A fairly common problem in industry is how to visually show multiple variables across multiple dimensions. For example, a business might want to visualize how different sales regions compare for several different product or product lines. Or, maybe a nonprofit would like to show how countries compare on rankings of several health or social indicators. Another use case might be to show how certain products compare across multiple features. Or, perhaps you’d like to show how how a set of cities rank across multiple categories like I did to show the 2016 Clean Tech Leadership Index ranking for U.S. cities – showing how 20 cities rank across 4 rankings and a composite as shown below.
Parallel Coordinates are a good way to represent this kind of information, and, thanks to tools like RAW Graphs, are pretty quick and easy to create once you know how. The first thing you’ll need to do is get your data into the right format. Using the example of the clean tech city index from the image above, the format I needed is shown below. The five vertical axes that will be represented in the graph are the data in columns C – G. Column B in the spreadsheet is not used in this example.
Once you have the data in this format, you just need to go to RAW Graphs, paste in your data, then select the Parallel Coordinates graph. From there, you just need to map the dimensions by dragging the corresponding column heading names to the dimensions and in this example dragging the Cities header over to the Color area as shown below.
This will result in the basic graph shown below.
Some Tricks to Improve the Parallel Coordinates Chart
You’ll notice that this is pretty basic. There’s a few things to point out that you might want to improve upon and a few tricks and techniques to make this chart better. For example, the vertical axes are different scales. This is fine in a lot of situations when you’re visualizing very different dimensions. But in this case, each index’s dimensions are on a scale of 0 to 100 so it kind of makes sense to normalize them. You’ll also notice that the chart doesn’t include labels for each of the lines so that you can better identify which line corresponds to which city.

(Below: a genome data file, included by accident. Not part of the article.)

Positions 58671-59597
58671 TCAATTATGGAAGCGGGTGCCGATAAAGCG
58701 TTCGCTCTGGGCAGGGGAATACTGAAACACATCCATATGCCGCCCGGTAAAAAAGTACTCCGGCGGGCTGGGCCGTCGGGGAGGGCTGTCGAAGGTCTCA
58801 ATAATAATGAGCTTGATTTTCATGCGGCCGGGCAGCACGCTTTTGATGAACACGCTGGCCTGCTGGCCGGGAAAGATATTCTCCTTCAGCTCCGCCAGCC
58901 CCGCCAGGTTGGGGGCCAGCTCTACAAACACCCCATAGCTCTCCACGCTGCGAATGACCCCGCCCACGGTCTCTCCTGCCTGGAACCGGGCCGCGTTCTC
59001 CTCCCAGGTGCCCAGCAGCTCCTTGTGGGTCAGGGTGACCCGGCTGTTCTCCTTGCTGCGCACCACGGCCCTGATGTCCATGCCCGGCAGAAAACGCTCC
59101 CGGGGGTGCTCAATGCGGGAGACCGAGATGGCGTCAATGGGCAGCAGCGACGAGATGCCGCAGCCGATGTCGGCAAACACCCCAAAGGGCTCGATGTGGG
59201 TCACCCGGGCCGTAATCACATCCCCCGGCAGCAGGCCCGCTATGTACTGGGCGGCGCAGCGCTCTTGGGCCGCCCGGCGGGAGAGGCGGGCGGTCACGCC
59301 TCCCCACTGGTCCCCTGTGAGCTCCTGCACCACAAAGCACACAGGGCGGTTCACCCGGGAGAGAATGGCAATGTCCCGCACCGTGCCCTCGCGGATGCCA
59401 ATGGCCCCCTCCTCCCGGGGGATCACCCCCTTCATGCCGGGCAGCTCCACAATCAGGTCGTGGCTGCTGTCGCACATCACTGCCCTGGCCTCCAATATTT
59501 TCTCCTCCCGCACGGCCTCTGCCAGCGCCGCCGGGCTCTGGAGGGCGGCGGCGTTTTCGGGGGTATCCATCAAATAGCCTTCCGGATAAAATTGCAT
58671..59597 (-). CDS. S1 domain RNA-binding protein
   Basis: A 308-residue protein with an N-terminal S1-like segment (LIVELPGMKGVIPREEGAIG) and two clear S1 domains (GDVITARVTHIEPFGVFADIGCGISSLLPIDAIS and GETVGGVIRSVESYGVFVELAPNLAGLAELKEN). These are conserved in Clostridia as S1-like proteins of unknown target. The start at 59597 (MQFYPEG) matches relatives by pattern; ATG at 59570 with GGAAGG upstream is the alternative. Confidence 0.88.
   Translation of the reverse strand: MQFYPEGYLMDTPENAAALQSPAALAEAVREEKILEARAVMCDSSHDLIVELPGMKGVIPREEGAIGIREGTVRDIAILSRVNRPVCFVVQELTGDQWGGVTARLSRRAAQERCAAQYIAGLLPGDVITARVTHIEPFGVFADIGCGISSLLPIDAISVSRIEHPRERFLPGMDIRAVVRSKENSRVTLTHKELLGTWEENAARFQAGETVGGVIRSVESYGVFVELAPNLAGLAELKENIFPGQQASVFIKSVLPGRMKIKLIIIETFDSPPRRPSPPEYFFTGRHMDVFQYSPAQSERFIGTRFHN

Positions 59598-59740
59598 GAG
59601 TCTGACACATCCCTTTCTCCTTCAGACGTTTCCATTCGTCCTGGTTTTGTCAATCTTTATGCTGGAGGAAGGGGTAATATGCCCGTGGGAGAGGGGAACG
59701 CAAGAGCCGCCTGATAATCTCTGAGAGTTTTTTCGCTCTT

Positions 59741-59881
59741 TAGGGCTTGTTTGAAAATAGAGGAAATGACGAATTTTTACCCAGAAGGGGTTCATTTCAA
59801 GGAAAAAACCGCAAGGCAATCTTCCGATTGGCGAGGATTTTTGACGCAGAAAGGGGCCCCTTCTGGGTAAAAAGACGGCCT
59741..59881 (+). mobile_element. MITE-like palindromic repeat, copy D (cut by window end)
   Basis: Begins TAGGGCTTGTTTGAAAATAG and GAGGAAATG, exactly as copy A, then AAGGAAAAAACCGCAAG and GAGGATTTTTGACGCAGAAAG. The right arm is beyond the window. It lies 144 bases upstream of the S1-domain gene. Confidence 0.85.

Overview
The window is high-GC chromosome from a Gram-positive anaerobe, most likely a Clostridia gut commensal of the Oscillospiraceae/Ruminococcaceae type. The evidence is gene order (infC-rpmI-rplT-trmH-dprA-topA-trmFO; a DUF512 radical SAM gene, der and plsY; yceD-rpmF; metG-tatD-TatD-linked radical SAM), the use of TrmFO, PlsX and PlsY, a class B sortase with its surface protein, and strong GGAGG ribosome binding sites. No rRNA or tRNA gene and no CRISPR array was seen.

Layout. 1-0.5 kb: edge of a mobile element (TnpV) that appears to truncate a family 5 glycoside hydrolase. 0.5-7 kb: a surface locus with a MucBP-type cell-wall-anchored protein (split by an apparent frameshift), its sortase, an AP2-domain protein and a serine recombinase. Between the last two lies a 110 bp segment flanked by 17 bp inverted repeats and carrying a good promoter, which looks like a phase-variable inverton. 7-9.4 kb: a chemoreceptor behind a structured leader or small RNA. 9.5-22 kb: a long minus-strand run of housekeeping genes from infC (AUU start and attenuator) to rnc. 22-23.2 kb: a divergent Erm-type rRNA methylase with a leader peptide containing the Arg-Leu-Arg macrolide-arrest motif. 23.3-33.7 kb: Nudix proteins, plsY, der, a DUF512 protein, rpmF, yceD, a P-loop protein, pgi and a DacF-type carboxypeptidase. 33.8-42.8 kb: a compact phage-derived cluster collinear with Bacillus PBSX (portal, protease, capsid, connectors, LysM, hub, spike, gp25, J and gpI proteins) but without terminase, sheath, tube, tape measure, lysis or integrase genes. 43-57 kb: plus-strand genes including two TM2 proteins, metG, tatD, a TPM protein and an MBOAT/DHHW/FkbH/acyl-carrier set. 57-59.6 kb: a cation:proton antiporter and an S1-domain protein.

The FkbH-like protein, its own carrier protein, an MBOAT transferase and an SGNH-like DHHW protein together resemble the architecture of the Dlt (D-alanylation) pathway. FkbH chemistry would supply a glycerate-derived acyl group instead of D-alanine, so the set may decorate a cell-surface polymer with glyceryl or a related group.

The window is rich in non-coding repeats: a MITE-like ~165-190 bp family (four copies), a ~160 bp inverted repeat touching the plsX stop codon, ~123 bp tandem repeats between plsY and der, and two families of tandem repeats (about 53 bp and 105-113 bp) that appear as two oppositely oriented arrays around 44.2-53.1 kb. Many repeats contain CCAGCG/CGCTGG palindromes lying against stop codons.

The trick to get your axes to all be on the same scale of 0 to 100 is to add a couple of rows to your dataset. Notice in the image below that I’ve added two new rows to the dataset; Max and Min, each with a corresponding value of 100 and 0 in each column.
Now if you paste this data into RAW Graphs and repeat the steps to generate the Parallel Coordinates, you’ll get something like the following. Note, this little trick only makes sense if you plan to download the image as an SVG file and edit it in Adobe Illustrator.
Now, to label the lines in the chart, you’ll want to export the chart as an SVG file and open it up in Adobe Illustrator. Unfortunately, the current version of Parallel Coordinates in RAW Graphs doesn’t generate the labels like it does for some of the other chart types. So, you need to added them manually in Illustrator by adding text labels and positioning those labels adjacent to the start and/or end point of each line. But how do you know which line corresponds to which city? Here’s a little trick. Go back in RAW Graphs where you can adjust the hex color for each item (screen shot below). Notice how they’re in alphabetical order?
Well if you look at your Layers Palette in Illustrator where the paths are, these will be ordered in reverse alphabetical order.
So, a handy thing to do is to go in and relabel each of those layers, in my example with the name of each city in the dataset, thereby making it much easier to associate the labels you’ll make with each corresponding path. Here’s how my Illustrator file looks after I’ve gone through and renamed the layer names, added text labels and made a few other aesthetic adjustments like modifying the stroke color and stroke width. You’ll also want to delete the paths representing the fake Max and Min values entered into the dataset to get the axes all normalized.
So next time you need to show several things rank across multiple indicators, whether in a blog post, press release, annual report, or white paper, consider using a parallel coordinates chart using RAW Graphs and Adobe Illustrator.